Exploring Agent-Based Simulations in Political Science Using Aggregate Temporal Graphs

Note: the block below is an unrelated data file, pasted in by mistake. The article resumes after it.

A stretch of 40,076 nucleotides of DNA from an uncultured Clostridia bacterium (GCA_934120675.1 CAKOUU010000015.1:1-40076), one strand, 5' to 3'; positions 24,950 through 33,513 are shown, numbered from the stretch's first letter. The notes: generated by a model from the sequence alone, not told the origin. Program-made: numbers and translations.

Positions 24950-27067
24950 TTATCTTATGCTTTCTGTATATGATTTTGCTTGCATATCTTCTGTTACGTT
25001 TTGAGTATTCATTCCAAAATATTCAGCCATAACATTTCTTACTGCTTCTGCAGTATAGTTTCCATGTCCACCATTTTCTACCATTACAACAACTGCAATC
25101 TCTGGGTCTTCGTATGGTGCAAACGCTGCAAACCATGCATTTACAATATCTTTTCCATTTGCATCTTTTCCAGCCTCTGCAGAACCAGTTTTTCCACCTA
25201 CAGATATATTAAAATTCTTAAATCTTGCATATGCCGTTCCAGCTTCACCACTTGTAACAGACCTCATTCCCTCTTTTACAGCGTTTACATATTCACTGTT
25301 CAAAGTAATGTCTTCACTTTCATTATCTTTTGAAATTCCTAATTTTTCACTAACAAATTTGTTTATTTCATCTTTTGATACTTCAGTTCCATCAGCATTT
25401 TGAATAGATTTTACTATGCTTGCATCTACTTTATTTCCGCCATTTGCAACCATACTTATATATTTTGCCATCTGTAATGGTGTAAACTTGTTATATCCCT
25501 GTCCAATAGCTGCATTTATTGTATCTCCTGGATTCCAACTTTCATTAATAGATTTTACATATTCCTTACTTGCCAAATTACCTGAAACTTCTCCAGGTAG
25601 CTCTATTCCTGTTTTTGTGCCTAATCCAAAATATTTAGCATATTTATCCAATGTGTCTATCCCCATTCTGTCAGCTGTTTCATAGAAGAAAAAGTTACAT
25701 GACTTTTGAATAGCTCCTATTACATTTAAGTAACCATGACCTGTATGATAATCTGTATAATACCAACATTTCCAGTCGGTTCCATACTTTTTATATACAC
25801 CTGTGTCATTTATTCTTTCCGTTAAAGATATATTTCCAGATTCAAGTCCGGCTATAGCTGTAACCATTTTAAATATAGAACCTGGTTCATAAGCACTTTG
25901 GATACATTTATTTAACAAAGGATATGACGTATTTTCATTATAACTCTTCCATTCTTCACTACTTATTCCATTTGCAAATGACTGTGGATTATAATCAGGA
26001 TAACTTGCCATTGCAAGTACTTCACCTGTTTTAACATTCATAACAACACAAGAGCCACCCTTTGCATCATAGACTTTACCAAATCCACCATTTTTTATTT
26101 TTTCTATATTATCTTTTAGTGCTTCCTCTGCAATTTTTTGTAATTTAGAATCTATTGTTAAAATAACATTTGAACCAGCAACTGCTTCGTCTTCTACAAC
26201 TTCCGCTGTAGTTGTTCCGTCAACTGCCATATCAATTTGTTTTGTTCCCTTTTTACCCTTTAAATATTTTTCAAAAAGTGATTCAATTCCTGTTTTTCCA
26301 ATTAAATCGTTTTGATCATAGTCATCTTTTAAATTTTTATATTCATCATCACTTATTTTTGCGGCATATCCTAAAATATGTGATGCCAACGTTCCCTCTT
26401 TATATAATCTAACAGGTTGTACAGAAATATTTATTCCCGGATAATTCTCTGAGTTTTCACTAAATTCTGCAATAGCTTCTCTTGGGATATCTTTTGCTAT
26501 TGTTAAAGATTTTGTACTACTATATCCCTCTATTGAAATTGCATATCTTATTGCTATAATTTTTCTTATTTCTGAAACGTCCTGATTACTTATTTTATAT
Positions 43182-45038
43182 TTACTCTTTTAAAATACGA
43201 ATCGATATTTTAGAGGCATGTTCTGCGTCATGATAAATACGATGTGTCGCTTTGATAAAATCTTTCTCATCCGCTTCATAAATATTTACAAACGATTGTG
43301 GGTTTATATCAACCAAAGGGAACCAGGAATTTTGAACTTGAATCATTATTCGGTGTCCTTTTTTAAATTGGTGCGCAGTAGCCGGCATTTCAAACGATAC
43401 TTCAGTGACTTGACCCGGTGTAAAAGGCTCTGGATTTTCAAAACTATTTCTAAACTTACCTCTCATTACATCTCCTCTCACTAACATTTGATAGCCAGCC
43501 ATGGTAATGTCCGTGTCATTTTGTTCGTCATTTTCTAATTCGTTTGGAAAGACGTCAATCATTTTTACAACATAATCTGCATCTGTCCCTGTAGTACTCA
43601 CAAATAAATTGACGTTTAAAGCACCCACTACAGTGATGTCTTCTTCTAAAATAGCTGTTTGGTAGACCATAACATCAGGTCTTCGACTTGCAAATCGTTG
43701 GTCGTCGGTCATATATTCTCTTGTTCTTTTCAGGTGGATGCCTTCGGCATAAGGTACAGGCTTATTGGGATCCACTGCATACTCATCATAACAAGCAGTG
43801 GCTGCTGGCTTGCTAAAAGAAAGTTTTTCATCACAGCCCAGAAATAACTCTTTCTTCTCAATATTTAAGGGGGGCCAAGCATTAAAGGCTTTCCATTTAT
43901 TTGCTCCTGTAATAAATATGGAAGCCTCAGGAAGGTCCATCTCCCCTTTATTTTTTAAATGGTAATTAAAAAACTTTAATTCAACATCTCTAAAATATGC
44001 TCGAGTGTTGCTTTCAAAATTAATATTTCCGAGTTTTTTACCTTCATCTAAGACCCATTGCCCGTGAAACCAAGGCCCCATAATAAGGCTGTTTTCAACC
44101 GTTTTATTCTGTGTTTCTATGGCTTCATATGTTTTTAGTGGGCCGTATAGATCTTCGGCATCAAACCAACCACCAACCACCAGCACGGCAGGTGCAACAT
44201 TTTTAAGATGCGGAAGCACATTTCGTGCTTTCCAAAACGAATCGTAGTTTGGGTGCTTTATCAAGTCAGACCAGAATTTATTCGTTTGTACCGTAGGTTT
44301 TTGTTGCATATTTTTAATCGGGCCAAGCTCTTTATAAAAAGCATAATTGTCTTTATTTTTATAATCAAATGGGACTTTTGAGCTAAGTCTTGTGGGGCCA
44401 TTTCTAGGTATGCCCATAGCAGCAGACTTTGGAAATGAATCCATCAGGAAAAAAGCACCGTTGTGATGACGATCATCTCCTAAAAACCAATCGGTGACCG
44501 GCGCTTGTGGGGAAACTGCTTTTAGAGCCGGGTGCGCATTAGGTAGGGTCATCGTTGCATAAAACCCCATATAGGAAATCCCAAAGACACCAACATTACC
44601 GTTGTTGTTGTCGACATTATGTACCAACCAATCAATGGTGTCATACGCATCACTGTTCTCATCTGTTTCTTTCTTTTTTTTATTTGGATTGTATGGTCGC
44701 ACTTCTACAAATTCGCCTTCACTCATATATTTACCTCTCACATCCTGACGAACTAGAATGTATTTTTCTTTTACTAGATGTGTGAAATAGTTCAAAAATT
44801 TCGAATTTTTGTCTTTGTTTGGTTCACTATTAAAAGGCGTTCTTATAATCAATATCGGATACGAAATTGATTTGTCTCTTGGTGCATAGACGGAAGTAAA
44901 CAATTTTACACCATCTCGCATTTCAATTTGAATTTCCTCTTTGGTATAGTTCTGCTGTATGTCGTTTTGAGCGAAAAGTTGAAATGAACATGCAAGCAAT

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Agent-based simulation has become a key technique for modeling and simulating dynamic, complicated behaviors in social and behavioral sciences. As these simulations become more complex, they generate an increasingly large amount of data. Lacking the appropriate tools and support, it has become difficult for social scientists to interpret and analyze the results of these simulations. In this paper, we introduce the Aggregate Temporal Graph (ATG), a graph formulation that can be used to capture complex relationships between discrete simulation states in time. Using this formulation, we can assist social scientists in identifying critical simulation states by examining graph substructures. In particular, we define the concept of a Gateway and its inverse, a Terminal, which capture the relationships between pivotal states in the simulation and their inevitable outcomes. We propose two real-time computable algorithms to identify these relationships and provide a proof of correctness, complexity analysis, and empirical run-time analysis. We demonstrate the use of these algorithms on a large-scale social science simulation of political power and violence in present-day Thailand, and discuss broader applications of the ATG and associated algorithms in other domains such as analytic provenance.